(CNN) - As the Republican campaign to take advantage of fresh reports of friction between the Clinton and Obama camps shifts into high gear, John McCain released his second ad in two days aimed at wooing the New York senator's disappointed supporters.
The new spot stars the Democratic convention delegate who lost her slot two months ago when she said publicly she'd vote for McCain, not presumptive nominee Barack Obama. After the party's decision, McCain asked Debra Bartoshevich to join him on the Straight Talk Express during a campaign visit to her home state of Wisconsin.
"I'm a proud Hillary Clinton Democrat," says Bartoshevich, a nurse, in the 30-second spot. "She had the experience and judgment to be president. Now, in a first for me, I'm supporting a Republican, John McCain.
"A lot of Democrats will vote McCain. It's okay, really!"
The TV ads, and the campaign's "Citizens for McCain" outreach initiative to former Clinton supporters, are being joined this week by efforts on the ground, as senior advisor Carly Fiorina and other top McCain officials head to Denver to recruit these disaffected Democrats. The Republican National Committee – which has opened a temporary war room in Denver – has made it clear the effort is a convention priority. "Typically when parties are split, the other one wins," RNC Chairman Mike Duncan told reporters.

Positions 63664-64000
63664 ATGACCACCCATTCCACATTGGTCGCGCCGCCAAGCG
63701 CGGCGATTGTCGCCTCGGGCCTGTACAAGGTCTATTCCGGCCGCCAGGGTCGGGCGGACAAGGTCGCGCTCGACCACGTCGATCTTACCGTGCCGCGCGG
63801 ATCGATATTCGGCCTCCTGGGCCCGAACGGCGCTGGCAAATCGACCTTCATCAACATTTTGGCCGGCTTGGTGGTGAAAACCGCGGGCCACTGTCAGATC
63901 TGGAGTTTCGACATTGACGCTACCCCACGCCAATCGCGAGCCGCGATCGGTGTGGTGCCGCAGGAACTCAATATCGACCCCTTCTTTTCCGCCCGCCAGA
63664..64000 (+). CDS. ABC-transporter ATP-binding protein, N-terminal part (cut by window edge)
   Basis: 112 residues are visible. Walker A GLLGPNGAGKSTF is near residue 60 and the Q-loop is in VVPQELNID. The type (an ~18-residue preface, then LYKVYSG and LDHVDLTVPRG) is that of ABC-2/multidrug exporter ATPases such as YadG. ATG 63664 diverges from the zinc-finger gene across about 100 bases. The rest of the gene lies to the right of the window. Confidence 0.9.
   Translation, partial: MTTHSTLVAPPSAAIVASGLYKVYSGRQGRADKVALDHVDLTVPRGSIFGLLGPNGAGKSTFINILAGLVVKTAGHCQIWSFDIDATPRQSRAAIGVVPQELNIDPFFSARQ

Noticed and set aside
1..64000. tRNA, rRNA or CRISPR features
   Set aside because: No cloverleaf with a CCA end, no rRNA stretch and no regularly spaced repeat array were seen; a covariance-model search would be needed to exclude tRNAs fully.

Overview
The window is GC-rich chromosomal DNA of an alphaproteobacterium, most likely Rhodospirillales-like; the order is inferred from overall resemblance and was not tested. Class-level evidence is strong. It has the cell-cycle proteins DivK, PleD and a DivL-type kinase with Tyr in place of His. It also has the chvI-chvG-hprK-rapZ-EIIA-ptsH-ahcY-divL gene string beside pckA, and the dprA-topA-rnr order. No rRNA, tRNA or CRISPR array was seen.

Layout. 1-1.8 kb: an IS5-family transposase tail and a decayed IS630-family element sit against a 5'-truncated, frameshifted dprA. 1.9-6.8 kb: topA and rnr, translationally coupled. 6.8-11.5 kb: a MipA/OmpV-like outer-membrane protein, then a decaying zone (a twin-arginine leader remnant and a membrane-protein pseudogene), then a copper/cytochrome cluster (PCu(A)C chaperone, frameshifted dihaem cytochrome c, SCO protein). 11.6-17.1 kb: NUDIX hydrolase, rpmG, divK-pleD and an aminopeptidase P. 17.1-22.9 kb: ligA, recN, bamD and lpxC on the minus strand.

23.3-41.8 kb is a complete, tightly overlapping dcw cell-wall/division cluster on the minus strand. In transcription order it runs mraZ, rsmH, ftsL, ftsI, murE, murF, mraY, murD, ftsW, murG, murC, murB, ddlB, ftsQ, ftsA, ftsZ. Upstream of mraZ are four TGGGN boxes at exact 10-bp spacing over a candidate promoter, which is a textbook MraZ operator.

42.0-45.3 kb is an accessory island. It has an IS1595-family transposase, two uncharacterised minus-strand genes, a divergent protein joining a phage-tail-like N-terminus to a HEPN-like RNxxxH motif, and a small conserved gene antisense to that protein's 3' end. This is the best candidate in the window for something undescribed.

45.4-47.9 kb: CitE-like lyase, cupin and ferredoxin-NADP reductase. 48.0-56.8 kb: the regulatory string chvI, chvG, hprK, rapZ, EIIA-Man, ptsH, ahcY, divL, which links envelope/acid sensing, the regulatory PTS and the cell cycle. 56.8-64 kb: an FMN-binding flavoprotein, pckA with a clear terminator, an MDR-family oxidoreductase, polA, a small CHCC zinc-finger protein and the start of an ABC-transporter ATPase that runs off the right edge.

Bartoshevich is among a small group of self-described Clinton-turned-McCain voters who've traveled to Denver this week and organized a kind of parallel counter-convention, with daily press conferences, protests, and movie screenings.
Sunday evening, a few dozen gathered in a former garage-turned-café a few minutes and light-years away from downtown Denver for the premiere of a new anti-Obama documentary, "The Audacity of Democracy." Participants included PUMA founder Will Bower – part of a pro-Clinton group that visited McCain headquarters shortly after she conceded in June – and Andy Martin, a conservative activist and author of an anti-Obama book who has been credited by supporters of the Democrat's campaign as the original source of the false rumor that he is a Muslim.
Nearly all of those interviewed said they planned to vote for the Republican ticket in the fall. Some insisted Clinton might still stage a convention floor coup and win the nomination Wednesday; others said they believed McCain might tap her as VP of a unity ticket
Reports that Clinton was planning to ask her delegates to support Obama were greeted by some there with angry disbelief. "Have you heard it from her mouth? Have you? Have you? Did her campaign say it on the record?" demanded a woman in a black pro-Hillary t-shirt. "Yeah, I didn't think so," she said, and walked away.
Others expressed hope that McCain might tap her as his running mate on a new "unity ticket." "We went to mass and prayed for it," said Toni Leigh of Taos, New Mexico. "They would make a great team."
Monday morning, Bartoshevich herself – along with a few other minor celebrities of the "PUMA" movement – is slated to hold an RNC-sponsored press conference plugging the Arizona senator's presidential bid.